Summer Haven residents battling erosion issues one step closer to resolution after study provides 3 options

A report from a comprehensive engineering study details how St. Johns County is one step closer to finding a potential solution to the ongoing erosion that’s threatening homes in the Summer Haven neighborhood.

The St. Johns County Board of Commissioners approved a Texas-based company called INTERA-GEC to conduct the nearly $400,000 study in April.

The report discusses plans to address ongoing erosion in the Summer Haven area of southern St. Johns County, presenting three options:

Seawall: The 14-foot seawall with pilings 20 feet apart, stretching for 5,500 feet. The construction cost would be $47 million with $12 million for maintenance over 50 years, totaling $59 millionBeach renourishment and dune restoration: This involved raising the beach and dunes to a height of 14 feet over a stretch of 9,000 feet. This project would cost $34 million and $87 million for maintenance over 50 years, making the total $121 million. However, 50% of the dunes would be washed away in five years, so the county would need to do renourishment every five years.Managed Retreat: This option would involve buying out 20 beachside properties at a cost of $3 million.

RELATED: Summer Haven area residents hope new study will lead to solutions that will keep area intact

The county would need to identify and apply for state and federal funding sources and possibly consider “special purpose taxes” to fund the project.

Some residents said the seawall is the best resolution because more sand only means it is going to erode away, and the dunes they currently have in front of their homes are washing away, only lasting weeks at a time.

“I want to stay here,” Sheila Gillikin, a resident, said. “I deserve to stay here just like anyone else.”

A significant breach from the nor’easter last year left Gillikin without access to her home and without power for seven months.

“We’re highly vulnerable and have actually survived with nothing for protection for our homes here,” she said.

She reviewed the report and agreed that building the seawall is the only clear option that will work long-term.

“It will decrease the amount of surge that comes in and that’s where all the damage comes in,” Gillikin said.

Gillikin said she believes that no homeowner would accept the managed retreat option because it’s “grossly underestimated.”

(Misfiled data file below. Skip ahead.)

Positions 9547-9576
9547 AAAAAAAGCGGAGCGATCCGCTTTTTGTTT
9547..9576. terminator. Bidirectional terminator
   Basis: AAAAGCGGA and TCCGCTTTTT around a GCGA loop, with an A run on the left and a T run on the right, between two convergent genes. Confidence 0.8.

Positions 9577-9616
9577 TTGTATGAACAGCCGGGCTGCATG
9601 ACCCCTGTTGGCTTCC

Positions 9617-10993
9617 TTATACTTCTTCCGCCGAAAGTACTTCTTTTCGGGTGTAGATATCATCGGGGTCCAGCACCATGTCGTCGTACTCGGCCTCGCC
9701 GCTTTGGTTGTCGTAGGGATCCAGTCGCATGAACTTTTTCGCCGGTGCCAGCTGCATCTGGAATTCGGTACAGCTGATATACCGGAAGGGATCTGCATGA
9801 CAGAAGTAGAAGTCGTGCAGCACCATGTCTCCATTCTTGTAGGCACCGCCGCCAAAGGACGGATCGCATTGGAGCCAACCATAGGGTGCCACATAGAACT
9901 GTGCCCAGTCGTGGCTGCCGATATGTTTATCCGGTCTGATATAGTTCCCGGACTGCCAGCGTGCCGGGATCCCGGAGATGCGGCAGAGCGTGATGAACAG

The engineering firm suggested that previous beach fill projects in Summer Haven have failed due to their small scale. To provide long-term protection, the Matanzas Inlet needs to be dredged.

The amount of sand reaching Summer Haven’s beach is decreasing annually, making it more susceptible to breaches. The erosion is also impacting the health of the Summer Haven River, leading to a decline in wildlife and game fish diversity. There are 275 residential and commercial properties affected by the changes to the river.

The report recommends beach and dune renourishment as the most viable alternative, as securing regulatory approval for a seawall may be challenging. Suitable sand sources like offshore sand are needed, as it is more resistant to erosion.

“Putting more sand in front of our homes is not a good option. We’re here, we see it. We see it blow away while they’re putting up and they know it,” Gillikin said.

Residents also want to see the county help rebuild the roads. They’ve had to build these sand roads just to access their homes.

In response to the draft study, Joseph Giammance, director of emergency management for St. Johns County, said, in part,

“The County will hold a public meeting with the report’s authors to allow the public to provide input.  After the public meeting and the final report is complete, the information will be presented to the Board of County Commissioners.  It would not be prudent for the County to elaborate on the draft study that is not complete and without public engagement.”

Read the entire study below:

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